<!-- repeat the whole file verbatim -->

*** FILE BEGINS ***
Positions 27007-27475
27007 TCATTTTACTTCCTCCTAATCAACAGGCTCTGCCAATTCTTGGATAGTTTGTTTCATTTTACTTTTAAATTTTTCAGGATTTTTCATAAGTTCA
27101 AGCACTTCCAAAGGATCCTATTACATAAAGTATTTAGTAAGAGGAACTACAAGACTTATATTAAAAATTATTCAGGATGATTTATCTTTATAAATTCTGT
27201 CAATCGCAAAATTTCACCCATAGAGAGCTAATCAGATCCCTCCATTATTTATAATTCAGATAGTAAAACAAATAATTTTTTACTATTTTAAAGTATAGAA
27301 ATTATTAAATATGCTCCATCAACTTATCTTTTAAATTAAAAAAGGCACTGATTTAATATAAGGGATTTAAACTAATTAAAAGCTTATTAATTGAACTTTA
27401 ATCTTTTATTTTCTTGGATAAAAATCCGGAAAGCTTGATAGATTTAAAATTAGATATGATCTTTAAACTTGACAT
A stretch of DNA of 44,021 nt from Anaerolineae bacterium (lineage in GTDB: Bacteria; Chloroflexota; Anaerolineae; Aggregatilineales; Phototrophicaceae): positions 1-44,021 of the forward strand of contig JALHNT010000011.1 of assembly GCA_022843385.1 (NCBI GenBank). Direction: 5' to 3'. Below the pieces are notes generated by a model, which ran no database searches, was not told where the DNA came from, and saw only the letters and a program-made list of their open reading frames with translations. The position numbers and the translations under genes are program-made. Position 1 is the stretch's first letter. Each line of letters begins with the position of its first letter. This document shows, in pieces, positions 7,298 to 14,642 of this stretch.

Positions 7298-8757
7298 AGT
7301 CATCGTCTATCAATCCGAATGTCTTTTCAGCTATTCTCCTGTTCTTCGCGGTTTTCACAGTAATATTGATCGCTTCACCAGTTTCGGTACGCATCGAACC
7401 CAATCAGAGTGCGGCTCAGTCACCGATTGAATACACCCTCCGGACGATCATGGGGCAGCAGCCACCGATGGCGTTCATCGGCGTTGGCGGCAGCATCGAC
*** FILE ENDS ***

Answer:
Positions 27007-27475
27007 TCATTTTACTTCCTCCTAATCAACAGGCTCTGCCAATTCTTGGATAGTTTGTTTCATTTTACTTTTAAATTTTTCAGGATTTTTCATAAGTTCA
27101 AGCACTTCCAAAGGATCCTATTACATAAAGTATTTAGTAAGAGGAACTACAAGACTTATATTAAAAATTATTCAGGATGATTTATCTTTATAAATTCTGT
27201 CAATCGCAAAATTTCACCCATAGAGAGCTAATCAGATCCCTCCATTATTTATAATTCAGATAGTAAAACAAATAATTTTTTACTATTTTAAAGTATAGAA
27301 ATTATTAAATATGCTCCATCAACTTATCTTTTAAATTAAAAAAGGCACTGATTTAATATAAGGGATTTAAACTAATTAAAAGCTTATTAATTGAACTTTA
27401 ATCTTTTATTTTCTTGGATAAAAATCCGGAAAGCTTGATAGATTTAAAATTAGATATGATCTTTAAACTTGACAT
A stretch of DNA of 44,021 nt from Anaerolineae bacterium (lineage in GTDB: Bacteria; Chloroflexota; Anaerolineae; Aggregatilineales; Phototrophicaceae): positions 1-44,021 of the forward strand of contig JALHNT010000011.1 of assembly GCA_022843385.1 (NCBI GenBank). Direction: 5' to 3'. Below the pieces are notes generated by a model, which ran no database searches, was not told where the DNA came from, and saw only the letters and a program-made list of their open reading frames with translations. The position numbers and the translations under genes are program-made. Position 1 is the stretch's first letter. Each line of letters begins with the position of its first letter. This document shows, in pieces, positions 7,298 to 14,642 of this stretch.

Positions 7298-8757
7298 AGT
7301 CATCGTCTATCAATCCGAATGTCTTTTCAGCTATTCTCCTGTTCTTCGCGGTTTTCACAGTAATATTGATCGCTTCACCAGTTTCGGTACGCATCGAACC
7401 CAATCAGAGTGCGGCTCAGTCACCGATTGAATACACCCTCCGGACGATCATGGGGCAGCAGCCACCGATGGCGTTCATCGGCGTTGGCGGCAGCATCGAC